More antisemitic flyers distributed; this time on cars at Justice Center in Daytona Beach

More antisemitic flyers were found in Volusia County on Tuesday, this time on car windshields at the S. James Foxman Justice Center in Daytona Beach, continuing a hateful pattern of antisemitism that began over the weekend.

Assistant Public Defender Jay Crocker said when he walked out to his vehicle in the early afternoon he discovered one of the flyers on his windshield. He said he looked around and the flyers appeared to be on nearly all, if not all, the vehicles in the parking lot at the courthouse at 251 N. Ridgewood Ave.

Law books and gavel
Law books and gavel

"I personally pulled 40 of them off of windshields in the parking lot," Crocker said. "I'm disgusted by it and it's sad that it's come so close to home."

Crocker said deputies told him that since no crime was committed there was nothing they could do about them.

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It is the latest incident of hate being spread in the area.

Ormond Beach and Daytona Beach were targeted Sunday with antisemitic propaganda. And on Saturday, white supremacists stood on a pedestrian bridge above International Speedway Boulevard and held anti-Jewish signs. The group also attempted to digitally project hate speech onto the Daytona International Speedway.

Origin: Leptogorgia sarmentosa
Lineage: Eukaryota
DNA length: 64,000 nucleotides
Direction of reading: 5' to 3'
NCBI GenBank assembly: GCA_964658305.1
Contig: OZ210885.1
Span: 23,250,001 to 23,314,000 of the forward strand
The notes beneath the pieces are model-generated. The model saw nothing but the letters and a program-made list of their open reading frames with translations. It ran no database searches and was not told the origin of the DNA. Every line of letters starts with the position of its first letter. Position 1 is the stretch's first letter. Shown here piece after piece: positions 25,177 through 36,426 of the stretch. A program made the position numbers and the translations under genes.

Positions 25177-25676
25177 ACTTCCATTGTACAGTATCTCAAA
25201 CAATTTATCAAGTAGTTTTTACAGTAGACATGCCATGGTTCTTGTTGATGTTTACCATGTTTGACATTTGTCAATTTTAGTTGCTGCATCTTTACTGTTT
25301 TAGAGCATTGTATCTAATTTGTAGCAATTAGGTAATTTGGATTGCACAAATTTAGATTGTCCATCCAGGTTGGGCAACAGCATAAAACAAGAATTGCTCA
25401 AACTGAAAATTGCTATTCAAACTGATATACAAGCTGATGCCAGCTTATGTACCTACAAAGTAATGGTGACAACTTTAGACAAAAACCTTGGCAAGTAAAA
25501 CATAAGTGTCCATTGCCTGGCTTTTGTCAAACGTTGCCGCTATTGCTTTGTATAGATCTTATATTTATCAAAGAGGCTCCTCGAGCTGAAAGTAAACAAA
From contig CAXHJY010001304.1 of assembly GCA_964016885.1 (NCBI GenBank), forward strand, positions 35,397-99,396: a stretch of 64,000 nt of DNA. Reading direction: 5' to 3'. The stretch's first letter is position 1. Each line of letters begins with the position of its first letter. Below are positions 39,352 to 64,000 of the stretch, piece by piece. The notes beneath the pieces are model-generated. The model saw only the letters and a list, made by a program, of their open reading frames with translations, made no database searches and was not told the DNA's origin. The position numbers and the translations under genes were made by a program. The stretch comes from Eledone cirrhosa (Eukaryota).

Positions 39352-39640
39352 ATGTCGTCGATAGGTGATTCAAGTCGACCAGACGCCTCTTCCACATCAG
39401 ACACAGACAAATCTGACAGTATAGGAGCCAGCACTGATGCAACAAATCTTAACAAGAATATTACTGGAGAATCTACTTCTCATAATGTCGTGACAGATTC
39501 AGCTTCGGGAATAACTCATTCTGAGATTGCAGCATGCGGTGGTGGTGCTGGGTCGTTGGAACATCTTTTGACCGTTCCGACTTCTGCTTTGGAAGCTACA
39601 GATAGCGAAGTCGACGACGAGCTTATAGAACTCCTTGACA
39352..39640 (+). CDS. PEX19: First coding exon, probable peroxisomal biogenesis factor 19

Although officials have not attributed the distribution of the flyers to any specific group, each flyer references GoyimTV.TV, a video platform for the Goyim Defense League. The Anti-Defamation League says the organization “espouses vitriolic antisemitism and white supremacist themes via the internet, through propaganda distributions and in street actions.”

The flyers have been denounced by police and community leaders, including Port Orange Mayor Don Burnette, who issued a statement saying that while he respects the right to free speech, "I also believe it is my responsibility to state that the despicable nature of these materials has no place in our community!"

"Racism, antisemitism, and hate have no home in Port Orange!” he continued.

Temple Beth-El in Ormond Beach also released a statement:

"We are extremely saddened that this kind of hatred still happens to anyone or any group in this day and age. Hate should have no comfortable place anywhere in America. At the same time, we are so thankful for all the support given us by the entire Volusia County community throughout the years. We are especially grateful for the attention and care of all our local law enforcement partners."

This article originally appeared on The Daytona Beach News-Journal: Antisemitic flyers placed on Justice Center in Daytona Beach